We have finally found out where all the older people in Newtown hang out. On Friday night, when it gets dark and the Young People come out to play, taking over King Street, with their tight skin and their tattoos, Kelly’s is a haven for us slow-walkers. It is the only pub left in Newtown where high-vis fluoro is not worn ironically. Once upon a time it may have been an attempt at an Irish theme pub but now it is more an attempt at a grungy rabbit warren. The place is full of nooks and crannys and sticky tables. But it is jolly, and as I said, on a Friday night it is the last refuge of the Older Person. There are plenty of screens showing rugby, and quite a lot of beer-gut and shaved-head combos (tempted to add “and that’s just the women” but I’ll resist).
It is the kind of pub where the bar staff greet the regulars by name, and are surly to everyone else. The whole place has a kind of “yes we’re unfashionable, but if you don’t like it you know where the door is” attitude.
I quite like it.
Tonight it is crowded and noisy. Strop and the Stropolina have snagged a table halfway between the bar and the front door by the time I get there. There are kids running around, and being herded back to their tables by their parents as Strop gets the orders in. Coopers Pale and a burger for me, wine and Eggplant Parmigianas for the women folk. Strop is starting to develop a worrying disregard for the Rules. “I’m sick of burgers,” she says, leaving me to fight the burger wars on my own. Fine. I will then.
While I’m sulking and taking notes, Strop and the Stropolina blather on in a womenly way about weddings, wedding gifts, school harmony days, getting down with the ladies, Jamie’s Italian, “it was good but we drank a lot of wine,” and Indian brow plucking techniques (I’m pretty sure thats what my notes say).
Very soon we are startled by the rattle and flash of the bistro buzzer. That was quick. The women folk look after the food collection while I go hunting for more drinks. The burger is big and tasty, if a bit overdone. The whole thing is generous to the point of structural inadequacy. It requires a bit of fast fang work to prevent the works squeezing out the side. The chips are excellent and the aioli is hard to resist. I am beginning to think that the general standard of pub burgers is pretty good. I haven’t met one yet that I wouldn’t happily eat twice, but it can be a messy process. I’m starting to wonder whether I should add a bit of a review on the quality of the napkins. Kelly’s napkins are nice and absorbent.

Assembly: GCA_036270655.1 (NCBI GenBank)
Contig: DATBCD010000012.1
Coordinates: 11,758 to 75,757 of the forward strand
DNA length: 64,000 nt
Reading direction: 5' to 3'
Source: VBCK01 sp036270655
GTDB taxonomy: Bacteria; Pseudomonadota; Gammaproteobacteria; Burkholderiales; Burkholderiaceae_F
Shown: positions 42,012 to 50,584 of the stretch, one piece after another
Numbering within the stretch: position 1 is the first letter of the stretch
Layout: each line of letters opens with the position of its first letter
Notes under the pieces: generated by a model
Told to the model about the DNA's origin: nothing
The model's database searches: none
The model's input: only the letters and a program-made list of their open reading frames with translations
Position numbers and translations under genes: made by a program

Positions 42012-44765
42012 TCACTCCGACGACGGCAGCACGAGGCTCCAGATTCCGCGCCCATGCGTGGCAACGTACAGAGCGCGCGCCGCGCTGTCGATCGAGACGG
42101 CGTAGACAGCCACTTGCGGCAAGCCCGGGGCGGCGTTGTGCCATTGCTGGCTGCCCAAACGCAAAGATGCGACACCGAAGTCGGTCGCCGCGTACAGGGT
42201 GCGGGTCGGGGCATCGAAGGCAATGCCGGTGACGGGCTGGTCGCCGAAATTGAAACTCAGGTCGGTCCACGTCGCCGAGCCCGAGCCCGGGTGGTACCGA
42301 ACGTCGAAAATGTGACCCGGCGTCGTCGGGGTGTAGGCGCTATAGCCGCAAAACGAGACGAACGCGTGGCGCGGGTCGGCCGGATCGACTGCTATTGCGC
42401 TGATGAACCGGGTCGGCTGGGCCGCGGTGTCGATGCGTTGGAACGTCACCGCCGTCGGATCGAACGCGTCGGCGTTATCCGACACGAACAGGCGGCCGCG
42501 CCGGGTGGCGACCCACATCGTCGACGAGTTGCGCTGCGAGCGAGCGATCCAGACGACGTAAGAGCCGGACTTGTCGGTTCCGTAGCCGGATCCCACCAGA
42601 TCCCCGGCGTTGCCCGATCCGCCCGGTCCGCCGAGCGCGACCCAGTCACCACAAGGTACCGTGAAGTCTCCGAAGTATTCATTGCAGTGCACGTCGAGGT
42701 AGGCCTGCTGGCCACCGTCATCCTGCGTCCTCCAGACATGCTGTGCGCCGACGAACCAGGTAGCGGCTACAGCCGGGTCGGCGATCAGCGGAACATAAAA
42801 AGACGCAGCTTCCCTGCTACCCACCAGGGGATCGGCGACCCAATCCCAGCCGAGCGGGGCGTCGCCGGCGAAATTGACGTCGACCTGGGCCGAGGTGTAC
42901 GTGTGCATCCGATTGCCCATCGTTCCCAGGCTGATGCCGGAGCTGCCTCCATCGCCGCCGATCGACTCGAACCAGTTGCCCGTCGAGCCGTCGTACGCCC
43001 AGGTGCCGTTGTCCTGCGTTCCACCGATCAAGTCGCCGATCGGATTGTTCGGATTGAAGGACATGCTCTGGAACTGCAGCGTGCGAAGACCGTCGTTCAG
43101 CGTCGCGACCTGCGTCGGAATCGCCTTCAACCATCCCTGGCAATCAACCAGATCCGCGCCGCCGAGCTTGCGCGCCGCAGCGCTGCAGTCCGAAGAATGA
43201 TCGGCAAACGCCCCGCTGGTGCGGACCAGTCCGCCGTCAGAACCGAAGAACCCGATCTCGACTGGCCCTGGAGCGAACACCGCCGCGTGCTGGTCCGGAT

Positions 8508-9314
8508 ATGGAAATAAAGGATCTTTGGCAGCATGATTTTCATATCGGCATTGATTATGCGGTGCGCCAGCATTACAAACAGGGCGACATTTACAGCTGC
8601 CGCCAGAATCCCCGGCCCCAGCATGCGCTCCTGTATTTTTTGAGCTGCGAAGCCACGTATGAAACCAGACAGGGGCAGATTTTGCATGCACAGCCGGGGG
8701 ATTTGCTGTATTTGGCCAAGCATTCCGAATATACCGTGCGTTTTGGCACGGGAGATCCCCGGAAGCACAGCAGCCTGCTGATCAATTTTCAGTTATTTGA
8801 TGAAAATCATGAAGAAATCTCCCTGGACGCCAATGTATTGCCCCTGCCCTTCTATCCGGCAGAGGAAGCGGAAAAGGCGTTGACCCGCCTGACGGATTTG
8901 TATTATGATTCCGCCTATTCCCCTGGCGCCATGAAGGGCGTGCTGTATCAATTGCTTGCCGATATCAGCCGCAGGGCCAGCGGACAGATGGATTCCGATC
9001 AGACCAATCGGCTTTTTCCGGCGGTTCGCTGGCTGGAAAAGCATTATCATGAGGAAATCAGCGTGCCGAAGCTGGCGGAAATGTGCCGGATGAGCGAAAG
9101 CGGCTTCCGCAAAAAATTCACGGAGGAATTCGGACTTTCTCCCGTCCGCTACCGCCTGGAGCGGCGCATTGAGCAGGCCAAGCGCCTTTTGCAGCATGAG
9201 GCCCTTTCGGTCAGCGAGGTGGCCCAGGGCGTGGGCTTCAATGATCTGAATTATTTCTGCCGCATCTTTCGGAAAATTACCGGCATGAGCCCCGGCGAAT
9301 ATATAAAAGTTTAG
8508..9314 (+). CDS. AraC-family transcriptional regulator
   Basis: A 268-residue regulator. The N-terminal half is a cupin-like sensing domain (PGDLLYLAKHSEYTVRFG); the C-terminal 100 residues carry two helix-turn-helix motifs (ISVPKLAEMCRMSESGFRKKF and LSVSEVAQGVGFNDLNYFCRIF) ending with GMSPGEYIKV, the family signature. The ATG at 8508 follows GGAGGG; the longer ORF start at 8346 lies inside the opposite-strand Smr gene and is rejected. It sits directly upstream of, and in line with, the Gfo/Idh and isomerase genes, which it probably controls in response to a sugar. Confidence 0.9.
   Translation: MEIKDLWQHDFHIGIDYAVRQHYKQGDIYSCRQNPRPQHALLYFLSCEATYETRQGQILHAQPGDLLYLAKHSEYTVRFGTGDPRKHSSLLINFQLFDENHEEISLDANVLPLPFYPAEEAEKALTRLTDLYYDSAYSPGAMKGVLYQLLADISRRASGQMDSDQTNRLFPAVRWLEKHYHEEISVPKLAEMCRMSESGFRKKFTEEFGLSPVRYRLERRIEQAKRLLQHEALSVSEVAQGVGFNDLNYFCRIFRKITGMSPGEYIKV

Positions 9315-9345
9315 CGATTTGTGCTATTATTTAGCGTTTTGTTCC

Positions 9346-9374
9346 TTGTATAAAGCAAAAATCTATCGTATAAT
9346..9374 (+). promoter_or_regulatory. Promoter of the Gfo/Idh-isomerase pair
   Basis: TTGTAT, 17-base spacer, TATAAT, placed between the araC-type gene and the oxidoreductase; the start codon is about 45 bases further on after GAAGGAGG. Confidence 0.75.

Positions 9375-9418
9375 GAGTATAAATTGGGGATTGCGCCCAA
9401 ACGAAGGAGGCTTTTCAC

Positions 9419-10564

But wait, there is consternation on the Eggplant Parmigiana front.
“Where is the eggplant?” says Strop.
“It must be underneath the chicken,” replies the Stropolina.
After some intense exploratory surgery, a complete lack of eggplant is revealed. I’m expecting Strop to storm upstairs and demand reparations be made, but all she says is “She must have got the order wrong.” I think she doesn’t want to deal with the surly barmaid again, either that or she is actually enjoying the Ordinary Parmigiana. The whole thing disappears quite quickly, and is a lot less messy to eat than the burger.
We linger over drinks, after the food has been demolished. Strop telling us about her new, misogynist, and surprisingly frank, hairdresser. “He’s snipping away, telling me about his wife, and how, as soon as she hit menopause, the sex stopped. I’m like, I just met you. Don’t tell me that!”
Our shock and sympathy is interrupted by a huge islander guy shouting “Yellow 77. Yellow 77, for a free chicken.” It’s prize draw time, and of course we don’t win. We don’t even come within the same colour range, even though the draws go on and on. And on. They’re giving away a lot of meat here. I keep waiting for them to announce that they’re giving away a couple of eggplants.
Afterwards we go in search of dessert and Strop discovers dark chocolate liquorice gelato. That makes her the winner for the night.